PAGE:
The chancellor has said that he aims to reduce empty property relief in an attempt to address the problem of short supply.
Gordon Brown presented the idea in his Budget, announced earlier this week.
The proposals stem from data collected from the Barker Review and the Lyons Report, and fall in line with representations from the Federation of Small Businesses.
He said that "commercial property lying empty should not continue to be given generous business rate relief, particularly because this leads to higher rents in areas with highest demand".
In his speech to the Commons, he added: "So to encourage better use of commercial premises I will restrict the relief available for empty industrial properties to six months and for empty offices and retail to three months. There will be special exemptions for charities."
Some commentators have agreed with the chancellor's analysis that the measure will increase market supply.
In his Budget report, he said that a downward pressure on rents "will have significant benefits for UK businesses" and for new starters in particular.
However, Citywire reports some commentators have expressed concerns that tax increases would minimise returns for commercial property investors.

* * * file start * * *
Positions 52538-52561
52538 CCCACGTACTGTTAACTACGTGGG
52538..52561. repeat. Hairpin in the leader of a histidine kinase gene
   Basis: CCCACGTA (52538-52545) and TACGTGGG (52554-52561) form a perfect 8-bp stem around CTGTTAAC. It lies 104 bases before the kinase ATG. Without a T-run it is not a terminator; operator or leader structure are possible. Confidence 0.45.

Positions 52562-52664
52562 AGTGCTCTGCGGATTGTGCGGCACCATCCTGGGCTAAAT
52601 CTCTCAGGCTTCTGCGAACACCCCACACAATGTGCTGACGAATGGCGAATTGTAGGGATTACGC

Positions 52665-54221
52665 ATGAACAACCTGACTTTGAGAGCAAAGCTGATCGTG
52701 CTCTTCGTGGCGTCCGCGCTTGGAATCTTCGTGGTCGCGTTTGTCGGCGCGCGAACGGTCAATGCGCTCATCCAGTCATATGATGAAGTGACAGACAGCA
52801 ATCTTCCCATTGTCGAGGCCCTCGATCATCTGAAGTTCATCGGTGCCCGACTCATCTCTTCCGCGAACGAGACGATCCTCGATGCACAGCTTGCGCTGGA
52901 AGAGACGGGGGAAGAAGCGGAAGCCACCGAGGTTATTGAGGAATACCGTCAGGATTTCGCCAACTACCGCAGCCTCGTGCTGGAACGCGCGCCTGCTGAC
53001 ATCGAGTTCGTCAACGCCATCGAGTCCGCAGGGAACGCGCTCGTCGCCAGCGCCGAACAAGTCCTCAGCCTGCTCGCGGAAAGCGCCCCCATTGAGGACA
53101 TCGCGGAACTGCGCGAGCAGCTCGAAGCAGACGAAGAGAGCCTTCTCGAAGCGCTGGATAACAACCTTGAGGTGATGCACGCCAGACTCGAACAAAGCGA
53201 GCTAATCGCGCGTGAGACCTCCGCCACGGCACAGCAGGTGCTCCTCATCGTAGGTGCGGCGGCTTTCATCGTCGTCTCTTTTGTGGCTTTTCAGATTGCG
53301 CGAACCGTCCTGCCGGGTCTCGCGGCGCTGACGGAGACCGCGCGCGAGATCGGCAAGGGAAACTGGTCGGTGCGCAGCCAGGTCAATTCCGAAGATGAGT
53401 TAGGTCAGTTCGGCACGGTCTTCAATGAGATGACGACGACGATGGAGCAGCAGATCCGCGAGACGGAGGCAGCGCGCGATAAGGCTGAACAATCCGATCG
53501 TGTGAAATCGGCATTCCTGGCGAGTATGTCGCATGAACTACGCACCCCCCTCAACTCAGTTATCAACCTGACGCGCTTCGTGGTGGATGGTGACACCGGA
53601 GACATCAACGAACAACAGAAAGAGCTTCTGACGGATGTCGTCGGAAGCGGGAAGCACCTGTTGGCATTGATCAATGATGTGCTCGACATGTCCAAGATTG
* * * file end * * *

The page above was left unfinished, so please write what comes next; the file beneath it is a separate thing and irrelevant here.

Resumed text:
Chris Laxton, head of external funds for Morley Fund Management, commented: "From an investor's perspective any increase in council tax is likely to have a marginal impact on returns as the tax is paid by the occupier. Because this would be another cost to the occupier, it would ultimately not be helpful."
Angus McIntosh, partner at property investor King Sturge, was more vituperative in his reaction to the proposals.
He said that he believes that there has been "no market evidence that properties are deliberately left empty and by being empty push up rent levels".
As a consequence, he described the proposals as "yet another unwelcome stealth tax on the property market".
Mr McIntosh added: "Yet again the chancellor has increased the tax take from the property sector. This stealth tax is bad for GB Ltd - at a time when stock markets around the world are not delivering reliable returns, increasingly Joe [and] ... Joanna Public are depending on pension funds to invest in property. A property tax is a tax on their pension funds."
Meanwhile, Reuters reports that industry figures have welcomed government plans to lower the tax disadvantages of onshore and unlisted property investment vehicles relative to real estate investment trusts (Reits).
Gerry Ferguson, head of UK Property fund management at Scottish Widows Investment Partnership, said that proposals for a new elective regime over authorised investment funds could create "a level playing field" for taxing income between regulated property finds and Reits.